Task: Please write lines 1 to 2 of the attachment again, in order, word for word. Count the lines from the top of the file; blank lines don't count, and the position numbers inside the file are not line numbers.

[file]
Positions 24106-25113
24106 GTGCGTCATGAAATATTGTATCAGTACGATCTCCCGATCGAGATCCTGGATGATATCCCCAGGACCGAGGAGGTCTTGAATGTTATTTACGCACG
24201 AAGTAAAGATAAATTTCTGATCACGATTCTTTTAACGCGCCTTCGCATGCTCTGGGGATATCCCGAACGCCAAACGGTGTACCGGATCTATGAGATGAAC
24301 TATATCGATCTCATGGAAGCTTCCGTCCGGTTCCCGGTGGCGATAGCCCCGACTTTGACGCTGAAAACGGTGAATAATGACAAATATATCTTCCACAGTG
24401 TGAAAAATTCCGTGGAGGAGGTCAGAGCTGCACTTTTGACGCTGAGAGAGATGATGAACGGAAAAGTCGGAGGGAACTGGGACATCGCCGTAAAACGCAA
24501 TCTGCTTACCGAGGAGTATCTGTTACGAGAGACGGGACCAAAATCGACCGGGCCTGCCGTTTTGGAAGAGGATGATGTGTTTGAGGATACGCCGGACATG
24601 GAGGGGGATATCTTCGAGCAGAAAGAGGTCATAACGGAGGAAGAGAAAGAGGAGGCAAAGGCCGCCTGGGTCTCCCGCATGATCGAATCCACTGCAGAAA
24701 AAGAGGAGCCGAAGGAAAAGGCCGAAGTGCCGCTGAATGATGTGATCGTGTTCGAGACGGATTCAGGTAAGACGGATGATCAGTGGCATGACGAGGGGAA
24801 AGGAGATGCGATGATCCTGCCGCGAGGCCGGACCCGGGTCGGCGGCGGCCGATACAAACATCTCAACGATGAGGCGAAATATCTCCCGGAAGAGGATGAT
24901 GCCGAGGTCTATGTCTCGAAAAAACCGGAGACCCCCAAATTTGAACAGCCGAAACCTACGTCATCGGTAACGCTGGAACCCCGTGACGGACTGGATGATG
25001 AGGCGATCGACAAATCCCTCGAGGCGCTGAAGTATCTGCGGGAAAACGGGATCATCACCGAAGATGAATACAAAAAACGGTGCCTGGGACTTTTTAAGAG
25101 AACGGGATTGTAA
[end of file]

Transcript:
Positions 24106-25113
24106 GTGCGTCATGAAATATTGTATCAGTACGATCTCCCGATCGAGATCCTGGATGATATCCCCAGGACCGAGGAGGTCTTGAATGTTATTTACGCACG